Possibly you view a carp as a big goldfish…maybe you don’t really even know what a carp is? In the fly fishing world carp are now a pursued commodity…the freshwater bonefish as many have called them. Truth is that until just recently I hadn’t been able to actually hook a carp on a fly…but that has all changed.
I will start by giving credit to my buddy Frank Terkhorn who just recently locked horns with a 28 inch carp on a local stream. He did battle for well over an hour before finally landing the beast on his 4-weight fly rod. Frank sent me a photo and later when we talked it was a battle of wills…who would cave and give in first. Due to the likeness of Frank holding up a large carp…Frank was indeed able to overcome many snags, both literal and physical, and land a big fish on a small rod.
Quite by accident, less than two weeks later, I also had a ‘close encounter of the carp kind’. I traveled north to Sugar Creek the Sunday after our graduation and was intent on spending a couple of days traversing what I feel is the finest waterway in Indiana. I made my way north on 231 and left on 234…eventually winding up at Clement’s which is located at Deer’s Mill Covered Bridge on the east edge of Shades State Park. I talked to the manager about parking at one of their spots upstream and inquired about getting a ride back upstream to one of two put-ins. Parking was fine but there wasn’t anyone or anyway to give me a lift. Plan B meant parking at one of the areas and walking up, then down…all while fishing which was less than a half mile from my car. Between high water and lots of swimmers, kayakers and canoers…I managed to catch one paltry smallie of about 10 inches.
Plan C was to head south about 10 miles to a small creek located in the middle of ‘no-where’. I love to fish these micro-creeks. I think it goes back to fishing the small creek that used to flow through my grandpa’s farm many years ago; just like a dog with a porcupine…I just can’t get enough of walking and casting to these small creeks. I parked, grabbed my 3-weight rod and a lanyard full of small creek flies and was off. The first hole was due north of the bridge and it screamed smallmouth. I tied on a small, size 8, rabbit strip streamer…the fly had a yellow collar and it stood out well in the dingy, off-colored water. My first cast was successful as I hauled in a 4 inch creek chub…not exactly what I was after. Creek chubs are quite annoying because they flourish and sprint to a fly. The problem is that the desired fish, a smallmouth in this case, just can’t get to a fly before the drones of chubs.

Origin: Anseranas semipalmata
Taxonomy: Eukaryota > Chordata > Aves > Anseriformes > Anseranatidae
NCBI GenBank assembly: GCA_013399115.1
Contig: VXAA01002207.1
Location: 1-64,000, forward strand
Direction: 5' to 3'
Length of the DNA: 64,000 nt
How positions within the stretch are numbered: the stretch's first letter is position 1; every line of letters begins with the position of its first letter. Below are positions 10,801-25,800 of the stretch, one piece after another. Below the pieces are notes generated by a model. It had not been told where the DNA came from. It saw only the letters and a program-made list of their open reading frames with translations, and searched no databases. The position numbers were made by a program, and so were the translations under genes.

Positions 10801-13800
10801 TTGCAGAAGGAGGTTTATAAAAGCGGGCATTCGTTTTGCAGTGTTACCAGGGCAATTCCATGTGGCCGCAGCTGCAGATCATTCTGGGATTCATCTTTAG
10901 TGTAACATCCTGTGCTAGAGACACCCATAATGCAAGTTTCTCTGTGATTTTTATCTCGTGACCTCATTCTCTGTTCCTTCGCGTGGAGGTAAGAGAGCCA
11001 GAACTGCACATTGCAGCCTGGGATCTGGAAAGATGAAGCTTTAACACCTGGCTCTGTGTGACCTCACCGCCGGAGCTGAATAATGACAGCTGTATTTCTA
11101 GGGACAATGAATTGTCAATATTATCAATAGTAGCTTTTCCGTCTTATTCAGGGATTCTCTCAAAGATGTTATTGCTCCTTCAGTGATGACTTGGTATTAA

The second hole was even better and this time I made one accurate cast and allowed my streamer to dead drift past a downed log. I saw a flash and without thinking strip set on a chubby and simply beautiful 12 inch smallie. Now that might not sound like a lunker but in a stream as small as this…it was a trophy.
The third and fourth holes also produced one nice smallmouth per accurate casts; I was still in sight of the truck and had landed three nice fish. As I rounded the bend and peered into the next long, still hole I could see something large making ripples. Immediately I thought that if this was a smallie I’d have to name this hole…Megatron. As I neared, the ripples became identifiable, it was several carp moving from side to side. I decided that even with a 3-weight in my hand I’d give it a try. My fly landed about a foot from the largest of the pack-what happened next was way cool and I wish I had had my GoPro on and running. The fish spun around and sucked in my fly…I set the hook and then thought, “What have I done”? I knew that this fish was way too large for my rod…less than thirty feet away was a downed tree that for sure would be my death. I made the executive decision to apply great force and attempt to beach the ‘great whale’. To my surprise it worked and I took both hands and lifted up a 26 inch carp that probably weighed somewhere around 7-8 pounds. There in his upper lip was my yellow streamer…if I’d drawn it up it wouldn’t have been this easy.
Now you might think this is the end to my carp story…wrong! I could tell that bad weather was moving in, actually I could hear the thunder and decided to head south on highway 59 and make my way back down to the Linton area and fish a few of the lakes the next day. After a two-hour drive and an awesome night’s sleep in my new teardrop camper I was back on the water, atop my Creek Company ODC 420 float tube. I spent the morning casting big flies for big bass (and I am still bummed as I lost a giant bass that broke me off).
By mid-morning I was off the big lake and made my way east to Greene-Sullivan where I returned to one of my favorite haunts…I used to fish Graveyard as a teen and decided to once again give it a go. It was still raining as I pushed off and kicked backwards about 100 yards to the other side. I once again had my 3-weight rod; I would be fishing a rubber legged wooly bugger for bass, bluegill, etc… Or so I thought. My first cast produced a three pound carp…what followed was pretty amazing. Over the next couple of hours I landed carp after carp. There was a moth hatch going on; the moths were dropping down on the lake, fluttering until they would get submerged…which triggered the carp who would swoop in and suck em’ up. My bugger looked like a match and all I can say is wow! What a totally fun afternoon…and I am hooked (pun intended) on carp.
If you’d like to see a fun video of me catching carp from my float tube, click here. If you haven’t tried fly fishing for carp…then what are you waiting for? Once again I won’t ever look at any fish with a ‘snobbish’ view as these fish are some of the most sporting I have ever had on a fly rod. It just goes to prove that you can’t always judge a fish by its….OK you know where I’m going. You want a line ripping experience then give carp on the fly a try; I know you will once again Enjoy the Great Outdoors.